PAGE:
NOAA Technical Memorandum NMFS-PIFSC-61 - Acoustic Characterization of Mesophotic Coral Reef Ecosystems of West Hawaii
Coral reef habitats in Hawaii are common in shallow waters and extend into mesophotic depths
(30-150 m). However, habitat monitoring efforts have been concentrated in depths constrained
by safe dive limits of 0-30 m. Mesophotic coral ecosystems (MCEs), located in depths of
30-150 m, are important components of the coral reef ecosystem, but only a small number of
surveys have been conducted in these depths. Data for these deep-water habitats are essential for
evaluating and monitoring their health and resilience. Classifying benthic habitats in mesophotic
depths is challenging due to dive safety limits and water penetration capabilities of remote
sensing options, such as satellite imagery and Light Detection and Ranging (LiDAR). The results
of this effort show that acoustic data can be used to provide detailed substrate and biological
cover maps that include mesophotic coral ecosystems. Here the authors employ a combination of
principal component analyses and unsupervised classification techniques to derive six substrate
and five biological cover classes from multi-beam acoustic data, which are validated by optical
seafloor imagery to create a complete benthic habitat map for the West Hawaii Habitat Focus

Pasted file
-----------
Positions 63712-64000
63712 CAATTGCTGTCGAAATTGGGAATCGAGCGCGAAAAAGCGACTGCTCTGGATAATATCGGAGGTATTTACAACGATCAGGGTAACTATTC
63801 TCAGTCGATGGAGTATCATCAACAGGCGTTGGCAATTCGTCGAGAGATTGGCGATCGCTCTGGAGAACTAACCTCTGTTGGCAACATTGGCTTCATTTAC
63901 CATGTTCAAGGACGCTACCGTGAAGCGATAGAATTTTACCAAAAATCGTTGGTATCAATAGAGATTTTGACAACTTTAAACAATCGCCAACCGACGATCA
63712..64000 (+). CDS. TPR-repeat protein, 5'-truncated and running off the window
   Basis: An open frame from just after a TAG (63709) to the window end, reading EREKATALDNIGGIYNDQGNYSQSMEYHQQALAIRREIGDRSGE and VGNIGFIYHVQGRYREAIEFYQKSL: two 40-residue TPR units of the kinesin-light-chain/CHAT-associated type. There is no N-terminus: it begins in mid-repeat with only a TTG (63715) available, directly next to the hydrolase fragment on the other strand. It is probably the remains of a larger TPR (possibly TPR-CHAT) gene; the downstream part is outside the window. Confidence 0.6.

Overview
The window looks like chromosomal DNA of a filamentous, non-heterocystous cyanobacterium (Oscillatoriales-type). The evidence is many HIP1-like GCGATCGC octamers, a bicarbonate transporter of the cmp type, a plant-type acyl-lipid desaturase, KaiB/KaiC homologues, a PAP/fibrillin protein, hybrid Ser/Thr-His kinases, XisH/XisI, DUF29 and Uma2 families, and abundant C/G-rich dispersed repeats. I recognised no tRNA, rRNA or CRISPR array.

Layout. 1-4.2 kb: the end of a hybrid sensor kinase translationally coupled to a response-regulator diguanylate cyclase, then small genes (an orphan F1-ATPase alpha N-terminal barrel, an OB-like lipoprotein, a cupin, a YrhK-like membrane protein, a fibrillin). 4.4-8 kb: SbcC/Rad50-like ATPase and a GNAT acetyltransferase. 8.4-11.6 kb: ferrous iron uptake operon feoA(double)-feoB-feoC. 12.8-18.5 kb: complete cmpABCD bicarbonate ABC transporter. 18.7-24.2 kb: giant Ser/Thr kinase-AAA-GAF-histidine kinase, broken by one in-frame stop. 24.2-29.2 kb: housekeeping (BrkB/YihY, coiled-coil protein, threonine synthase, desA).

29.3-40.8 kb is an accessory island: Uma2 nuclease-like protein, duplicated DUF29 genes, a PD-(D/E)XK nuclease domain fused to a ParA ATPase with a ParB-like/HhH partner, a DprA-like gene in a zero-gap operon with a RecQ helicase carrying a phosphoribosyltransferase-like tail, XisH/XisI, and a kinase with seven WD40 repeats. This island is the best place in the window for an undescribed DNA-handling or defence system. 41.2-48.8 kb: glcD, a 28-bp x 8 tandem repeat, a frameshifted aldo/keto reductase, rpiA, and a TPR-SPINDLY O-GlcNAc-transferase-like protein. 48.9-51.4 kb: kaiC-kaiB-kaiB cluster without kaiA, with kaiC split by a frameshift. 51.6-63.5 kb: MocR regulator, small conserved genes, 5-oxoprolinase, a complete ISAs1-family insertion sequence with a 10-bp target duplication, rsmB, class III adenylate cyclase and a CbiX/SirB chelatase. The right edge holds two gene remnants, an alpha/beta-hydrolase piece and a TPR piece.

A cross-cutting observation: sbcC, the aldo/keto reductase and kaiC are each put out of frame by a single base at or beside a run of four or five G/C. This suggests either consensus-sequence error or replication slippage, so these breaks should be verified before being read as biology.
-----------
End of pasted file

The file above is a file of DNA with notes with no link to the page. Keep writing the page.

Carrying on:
Area (WHHFA). The results of this study show that the overall accuracy of the benthic habitat maps is 59%
for substrate classification and 61% for biological cover classification. Accuracy was higher for
the following individual classes; 76% Complex Reef, 86% Sand, and 88% Coral. These habitat
maps are the first within the WHHFA to incorporate mesophotic data and provide important
information for evaluating and managing the coral reef ecosystem as a whole.
Acknowledgements: This technical memo was made possible with funding support from NOAA's Coral Reef Conservation Program and NOAA's Office of Habitat Conservation in support of NOAA's Habitat Blueprint Initiative. Numerous people helped at various stages of the project. Frank Parrish, Michael Parke, and Russell Watkins helped to get the initial funding. Data and feedback were provided by Tomoko Acoba, Tim Battista, Eric Conklin, Annette DesRochers, Jamison Gove, John Hansen, Brittany Huntington, Frances Lichowski, Robert O'Connor, Frank Parrish, Michael Parke, Jennifer Samson, Yuko Stender, Curt Storlazzi, Bernardo Vargas-Angel, Bill Walsh, Lani Watson, and Mariska Weijerman. Technical support and analysis were provided by Michael Akridge, Jade Austin, Gabriel Cohen, Bryan Costa, Allan Elegino, Carla Esquivel, Stuart Goldberg, and Liana Roberson. Field support was provided by Kelli Bliss, Carmen DeFazio, Hank Lynch, and Kristin Raja.
Citation: Suke, R. J. Rooney. 2017. Acoustic Characterization of Mesophotic Coral Reef Ecosystems of West Hawaii. U.S. Dep. Commer., NOAA Tech. Memo., NOAA-TM-NMFS-PIFSC-61, 31 p. https://doi.org/10.7289/V5/TM-PIFSC-61.
Appearing as solitary forms in the fossil record more than 400 million years ago, corals are extremely ancient animals that evolved into modern reef-building forms over the last 25 million years. Continue Reading →
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